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Dog - Health & Wellness

A Dog Fight Against Flea Infestation

You feel dirty just saying it: “fleas.” These parasites can make you and your dog want to pull your hair out, so take a look at our tips below and arm yourself for the fight against fleas.

The facts on fleas

Waging a successful fight against fleas means knowing your enemy. Take a look below to find out more about this pesky little pest.


Fleas are small in size (1/12–1/16" long) and reddish-brown in color. Their bodies are hard, flat and covered with short spines and long legs for jumping.

Flea detection

Fleas are not picky eaters. If it bleeds, they’ll feed. But, pets that spend a great deal of time outside are more at risk because this is where adult fleas live on wildlife hosts.

Life cycle

An adult female flea can lay up to 50 eggs a day, and once the eggs are in place they take two weeks to hatch into caterpillar-like larvae.

When fleas are in this stage, they feed off of organic waste inside of your dog’s coat. After a few weeks as larvae, fleas will then spin a cocoon.

After spinning a cozy cocoon, fleas usually spend around two weeks as pupae. But, until something jolts them out of their slumber they can stay in this stage for several weeks. The cocoon’s resilience is exactly what makes re-infestation a common problem for pet parents even after proper treatment.

Once the pupae breaks free from their cocoon they are now a full-fledged, persistent, itchy and dangerous adult.

Signs of flea infestation include:

  • Pepper-like black specks in your pet's coat or on their bedding, which are flea feces
  • Light-colored specks in your pet's coat or on their bedding, which are flea eggs
  • Itchy skin and excessive scratching
  • Excessive biting or gnawing on fur and legs
  • Patchy hair loss, especially near the tail or neck
  • Lethargy (especially in severe cases)
  • Visible insects scurrying inside of your pet’s coat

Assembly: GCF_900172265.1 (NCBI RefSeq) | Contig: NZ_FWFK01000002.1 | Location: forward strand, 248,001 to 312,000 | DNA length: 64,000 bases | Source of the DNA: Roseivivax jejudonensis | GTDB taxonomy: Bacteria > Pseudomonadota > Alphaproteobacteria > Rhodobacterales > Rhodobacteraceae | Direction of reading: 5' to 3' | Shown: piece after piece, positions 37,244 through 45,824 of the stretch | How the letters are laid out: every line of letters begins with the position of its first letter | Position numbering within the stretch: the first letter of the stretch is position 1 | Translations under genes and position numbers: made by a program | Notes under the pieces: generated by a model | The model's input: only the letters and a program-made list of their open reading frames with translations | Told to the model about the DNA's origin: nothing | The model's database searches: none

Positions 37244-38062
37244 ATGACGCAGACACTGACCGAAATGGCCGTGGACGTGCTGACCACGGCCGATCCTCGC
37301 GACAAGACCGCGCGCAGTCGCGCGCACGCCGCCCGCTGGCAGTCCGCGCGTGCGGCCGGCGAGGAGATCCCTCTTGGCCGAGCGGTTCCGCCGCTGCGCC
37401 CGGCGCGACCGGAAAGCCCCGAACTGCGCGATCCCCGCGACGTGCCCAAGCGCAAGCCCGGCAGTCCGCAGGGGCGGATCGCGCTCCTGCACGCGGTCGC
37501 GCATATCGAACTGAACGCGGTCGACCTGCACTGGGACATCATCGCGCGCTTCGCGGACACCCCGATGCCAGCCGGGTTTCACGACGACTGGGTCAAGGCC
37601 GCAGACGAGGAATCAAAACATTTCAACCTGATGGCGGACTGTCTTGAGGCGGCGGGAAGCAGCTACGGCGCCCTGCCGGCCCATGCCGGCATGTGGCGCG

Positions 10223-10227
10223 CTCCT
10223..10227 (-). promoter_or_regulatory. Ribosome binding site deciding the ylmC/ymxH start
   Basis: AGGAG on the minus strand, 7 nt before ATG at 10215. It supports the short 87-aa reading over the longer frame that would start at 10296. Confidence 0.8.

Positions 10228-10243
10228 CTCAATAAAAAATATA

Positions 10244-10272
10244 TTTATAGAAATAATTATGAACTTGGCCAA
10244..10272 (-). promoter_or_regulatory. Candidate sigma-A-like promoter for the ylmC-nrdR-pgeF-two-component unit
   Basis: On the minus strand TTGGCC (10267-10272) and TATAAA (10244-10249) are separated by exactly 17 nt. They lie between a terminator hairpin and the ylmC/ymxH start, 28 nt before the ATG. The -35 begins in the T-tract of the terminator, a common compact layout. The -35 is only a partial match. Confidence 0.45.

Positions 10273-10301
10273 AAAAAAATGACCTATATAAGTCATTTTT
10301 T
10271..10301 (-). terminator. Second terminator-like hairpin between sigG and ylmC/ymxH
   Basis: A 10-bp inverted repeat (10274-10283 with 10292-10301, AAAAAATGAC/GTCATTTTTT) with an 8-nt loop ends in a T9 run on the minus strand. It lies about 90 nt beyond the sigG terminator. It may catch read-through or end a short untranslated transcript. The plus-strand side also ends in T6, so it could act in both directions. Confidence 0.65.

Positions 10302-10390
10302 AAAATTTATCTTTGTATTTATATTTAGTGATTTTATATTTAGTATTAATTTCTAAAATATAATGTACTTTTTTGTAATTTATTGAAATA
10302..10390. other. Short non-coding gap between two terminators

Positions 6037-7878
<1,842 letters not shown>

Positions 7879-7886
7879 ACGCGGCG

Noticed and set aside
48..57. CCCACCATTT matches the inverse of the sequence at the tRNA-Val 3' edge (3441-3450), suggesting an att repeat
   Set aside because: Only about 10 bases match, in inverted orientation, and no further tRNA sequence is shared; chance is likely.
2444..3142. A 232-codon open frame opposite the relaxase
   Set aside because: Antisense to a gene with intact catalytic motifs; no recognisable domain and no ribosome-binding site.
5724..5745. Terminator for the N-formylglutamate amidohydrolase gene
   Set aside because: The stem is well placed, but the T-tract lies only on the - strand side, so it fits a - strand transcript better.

Flea-related problems

Potential problems

  • These blood-sucking buggers are not only a nuisance, they can also lead to other serious medical concerns.

Flea allergy dermatitis

  • If the itching bite of a flea isn’t bad enough, some pets can develop an allergy to flea saliva, which causes even more irritation, itchiness and aggravation with every bite.
  • Signs of Flea Allergy Dermatitis are usually visible through small scabs and redness at the bite site. If your pet already has other allergies, they are especially at risk.
  • Removing existing fleas and preventing future infestations will usually take care of the problem. Your veterinarian can also prescribe steroids or antibiotics to relieve the itch.


  • If your pet catches fleas, they can often ingest a few fleas as they self-groom. Then (brace yourself…) if one of those fleas is carrying tapeworm larva, a pest will develop in your dog’s intestinal track and begin to grow.
  • Yeah, and to make matters a little more unsavory, to spot tapeworms, you’ll need to look for segments of the pest around the anal region of your dog or in their feces. They’ll look like small pieces of rice.
  • ou’ll need a trip to veterinarian as soon as possible.

Flea-bite anemia

  • This comes with a severe flea infestation, when a large number of fleas are feeding on your pet for extended periods of time. If your pup is young, they are especially at risk for flea-bite anemia.
  • Unfortunately, treatment for flea-bite anemia usually requires blood transfusions, iron supplementation or hospitalization. Flea bite anemia can even be fatal. So take caution, especially if your pet is under 12 weeks old or begins to act lethargic.

Protect your pet

Because flea infestations are cyclical, killing live adult fleas is not enough. Flea eggs and larvae usually make up around 95% of an infestation’s population, so using a spot on treatment will kill and repel flea eggs, larvae, pupae and adults. There are also collars available and several shampoos to choose from. The Petco Grooming Salon also offers a flea relief service.

Treating your pet's home & yard

If fleas have found their way onto your pet, odds are they have found their way into your home as well. When treating your pet’s environment you have a variety of options. Petco has a large variety of powders and sprays safe for use around pets. You can also try foggers, which release insect growth inhibitors to control eggs, larvae and adults. This treatment option can be a bit intensive because you have to repeat the process three weeks later to kill any newly hatched adults.

You can also call a professional exterminator. Although this option is a little more costly, it involves no labor on your end, and is usually guaranteed to work.

This is one of the most important stages in the process, so whatever you do, don’t skip it. Prevention is key when it comes to protecting your pup from pests. Protect your pet, your home, and your yard to prevent infestations.